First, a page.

To do this, one can use something like rsync (with the underlying shell set to ssh, of course) or just an scp. Either way, you will find it very useful to have a set of scripts on the head node that permit commands to be executed on all nodes (one at a time, in order) or files copied to all nodes (one after another, in order). Some simple scripts for doing this sort of thing are in the Software appendix (and available on the web, since I doubt that you want to type them in).
I'd strongly recommend that you arrange for all nodes to do all their logging on your head node to make it as easy as possible to monitor the nodes and to make it as easy as possible to reinstall or upgrade the nodes. If all they contain is a distribution plus some simple post-install configuration files, you don't need to back them up as reinstalling them according to your recipe will generally be faster. This is a good reason to set things up so that the nodes provide at most scratch space on disk for running calculations with the full understanding that this space is volatile and will go away if a node dies.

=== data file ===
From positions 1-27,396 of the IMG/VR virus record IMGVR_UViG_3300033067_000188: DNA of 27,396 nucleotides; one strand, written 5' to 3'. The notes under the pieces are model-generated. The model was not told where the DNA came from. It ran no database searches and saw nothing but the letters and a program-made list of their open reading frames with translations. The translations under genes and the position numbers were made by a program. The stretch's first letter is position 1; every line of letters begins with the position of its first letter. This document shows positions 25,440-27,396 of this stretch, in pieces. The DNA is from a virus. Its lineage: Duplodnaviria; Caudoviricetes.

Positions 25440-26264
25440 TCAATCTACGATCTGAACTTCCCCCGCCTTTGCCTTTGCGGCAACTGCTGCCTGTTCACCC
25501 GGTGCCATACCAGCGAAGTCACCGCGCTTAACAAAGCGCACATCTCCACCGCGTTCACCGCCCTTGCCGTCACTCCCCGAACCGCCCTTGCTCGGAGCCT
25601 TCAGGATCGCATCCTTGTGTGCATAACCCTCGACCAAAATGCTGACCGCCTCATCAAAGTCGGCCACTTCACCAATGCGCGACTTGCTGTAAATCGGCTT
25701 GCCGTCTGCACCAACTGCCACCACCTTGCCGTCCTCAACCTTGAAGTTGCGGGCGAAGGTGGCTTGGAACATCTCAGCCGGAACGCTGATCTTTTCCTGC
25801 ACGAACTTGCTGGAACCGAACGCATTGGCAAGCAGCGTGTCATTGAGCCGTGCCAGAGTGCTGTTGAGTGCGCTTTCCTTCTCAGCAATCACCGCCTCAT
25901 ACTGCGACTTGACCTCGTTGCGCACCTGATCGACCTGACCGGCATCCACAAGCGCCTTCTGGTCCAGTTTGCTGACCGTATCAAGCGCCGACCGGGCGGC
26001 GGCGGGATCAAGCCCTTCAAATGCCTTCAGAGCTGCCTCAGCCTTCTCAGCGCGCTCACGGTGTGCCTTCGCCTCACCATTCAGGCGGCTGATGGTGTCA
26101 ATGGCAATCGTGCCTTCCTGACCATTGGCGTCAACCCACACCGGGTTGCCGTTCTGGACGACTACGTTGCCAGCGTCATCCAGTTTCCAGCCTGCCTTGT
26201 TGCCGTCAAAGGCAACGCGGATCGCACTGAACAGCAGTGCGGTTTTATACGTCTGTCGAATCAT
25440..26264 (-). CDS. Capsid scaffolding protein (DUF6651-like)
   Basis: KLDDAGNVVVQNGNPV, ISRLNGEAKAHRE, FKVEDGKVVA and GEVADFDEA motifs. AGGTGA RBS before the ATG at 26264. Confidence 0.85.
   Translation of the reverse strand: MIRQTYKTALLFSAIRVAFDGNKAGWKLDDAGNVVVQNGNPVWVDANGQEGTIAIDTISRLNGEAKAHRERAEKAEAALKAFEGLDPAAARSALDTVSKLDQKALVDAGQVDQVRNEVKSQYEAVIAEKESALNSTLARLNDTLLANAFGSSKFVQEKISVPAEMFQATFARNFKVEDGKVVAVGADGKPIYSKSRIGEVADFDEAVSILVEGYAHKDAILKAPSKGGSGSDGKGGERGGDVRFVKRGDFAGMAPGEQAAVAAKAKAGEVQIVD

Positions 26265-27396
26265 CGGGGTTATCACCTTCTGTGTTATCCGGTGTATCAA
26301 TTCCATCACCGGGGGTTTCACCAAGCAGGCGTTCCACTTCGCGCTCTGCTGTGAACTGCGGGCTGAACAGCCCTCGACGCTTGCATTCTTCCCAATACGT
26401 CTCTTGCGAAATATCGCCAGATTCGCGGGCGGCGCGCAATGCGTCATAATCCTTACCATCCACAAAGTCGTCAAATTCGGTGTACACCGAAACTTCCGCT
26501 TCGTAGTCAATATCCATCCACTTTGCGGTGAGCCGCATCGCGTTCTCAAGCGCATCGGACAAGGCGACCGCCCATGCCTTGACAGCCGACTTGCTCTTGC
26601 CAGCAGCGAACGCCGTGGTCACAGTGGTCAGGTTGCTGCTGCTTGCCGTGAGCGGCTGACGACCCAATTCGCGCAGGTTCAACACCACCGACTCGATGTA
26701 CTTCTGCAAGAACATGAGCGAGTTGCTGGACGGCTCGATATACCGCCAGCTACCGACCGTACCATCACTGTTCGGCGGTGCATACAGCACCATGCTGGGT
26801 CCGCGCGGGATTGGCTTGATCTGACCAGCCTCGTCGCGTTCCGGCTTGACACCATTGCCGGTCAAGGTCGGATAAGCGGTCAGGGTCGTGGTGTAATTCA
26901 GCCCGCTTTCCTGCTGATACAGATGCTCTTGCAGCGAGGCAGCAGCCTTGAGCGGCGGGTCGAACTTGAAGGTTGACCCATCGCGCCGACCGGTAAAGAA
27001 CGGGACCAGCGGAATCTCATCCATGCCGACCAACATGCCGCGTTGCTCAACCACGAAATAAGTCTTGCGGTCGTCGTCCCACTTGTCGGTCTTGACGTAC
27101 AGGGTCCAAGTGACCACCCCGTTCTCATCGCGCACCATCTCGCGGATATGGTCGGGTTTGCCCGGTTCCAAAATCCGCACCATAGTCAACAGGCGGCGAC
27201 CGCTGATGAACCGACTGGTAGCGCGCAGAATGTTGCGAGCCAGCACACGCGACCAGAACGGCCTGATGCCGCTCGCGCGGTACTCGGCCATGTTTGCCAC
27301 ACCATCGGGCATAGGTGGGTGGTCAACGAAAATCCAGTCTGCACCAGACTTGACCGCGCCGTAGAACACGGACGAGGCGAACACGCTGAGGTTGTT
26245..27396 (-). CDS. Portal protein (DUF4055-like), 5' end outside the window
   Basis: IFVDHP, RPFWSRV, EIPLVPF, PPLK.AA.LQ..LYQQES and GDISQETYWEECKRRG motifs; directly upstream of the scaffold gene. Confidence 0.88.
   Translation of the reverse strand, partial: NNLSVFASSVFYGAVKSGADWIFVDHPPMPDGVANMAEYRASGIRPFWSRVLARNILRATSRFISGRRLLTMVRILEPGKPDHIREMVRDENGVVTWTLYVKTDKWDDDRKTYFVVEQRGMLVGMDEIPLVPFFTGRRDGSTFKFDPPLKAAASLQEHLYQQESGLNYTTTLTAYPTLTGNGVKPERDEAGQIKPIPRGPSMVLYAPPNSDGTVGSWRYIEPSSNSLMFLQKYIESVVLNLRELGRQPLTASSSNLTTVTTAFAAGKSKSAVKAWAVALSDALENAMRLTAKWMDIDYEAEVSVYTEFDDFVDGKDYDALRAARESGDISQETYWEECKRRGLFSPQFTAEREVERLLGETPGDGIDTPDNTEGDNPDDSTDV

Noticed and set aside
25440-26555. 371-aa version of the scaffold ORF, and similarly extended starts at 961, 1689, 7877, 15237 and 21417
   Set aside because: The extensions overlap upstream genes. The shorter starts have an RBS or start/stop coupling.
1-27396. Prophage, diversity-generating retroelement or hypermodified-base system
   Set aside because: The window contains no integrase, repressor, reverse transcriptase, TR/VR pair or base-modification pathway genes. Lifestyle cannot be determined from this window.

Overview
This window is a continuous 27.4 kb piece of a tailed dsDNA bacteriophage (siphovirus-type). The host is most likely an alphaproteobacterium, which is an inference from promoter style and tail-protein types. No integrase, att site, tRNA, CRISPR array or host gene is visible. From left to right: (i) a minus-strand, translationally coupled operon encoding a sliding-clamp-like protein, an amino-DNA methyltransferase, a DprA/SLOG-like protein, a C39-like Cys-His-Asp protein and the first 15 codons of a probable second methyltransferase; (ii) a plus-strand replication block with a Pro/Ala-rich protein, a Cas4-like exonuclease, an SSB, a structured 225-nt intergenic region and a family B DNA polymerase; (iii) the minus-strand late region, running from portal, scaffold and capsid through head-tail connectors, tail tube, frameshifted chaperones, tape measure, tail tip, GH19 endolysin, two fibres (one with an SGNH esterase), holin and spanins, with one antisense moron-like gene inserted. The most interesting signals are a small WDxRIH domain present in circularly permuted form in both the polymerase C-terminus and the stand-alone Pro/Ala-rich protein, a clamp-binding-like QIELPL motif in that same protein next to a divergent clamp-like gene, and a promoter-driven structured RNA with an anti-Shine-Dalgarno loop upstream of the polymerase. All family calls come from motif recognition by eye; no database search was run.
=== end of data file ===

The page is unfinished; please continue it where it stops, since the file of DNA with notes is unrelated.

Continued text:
When you are finished with this general configuration, one should have a head node (mywulf outside and bhead inside) that is also an NFS server exporting home directory space and project space to all the nodes. You should have a common password file (and possibly /etc/shadow file) on all the nodes containing all your expected users. You should have ssh set up so all your users (and root) can transparently execute ssh commands on all nodes from the head node or each other (root might only work from the head node). That is, ``ssh b12 ls /'' should show you the contents of the root directory without a password. You should have PVM and MPI (and possibly other things like MOSIX or a queuing system) installed on all nodes (probably via an NFS mount - there is little reason to maintain N copies of the binary installation, although with RPM or a decent package manager there isn't too much reason not to).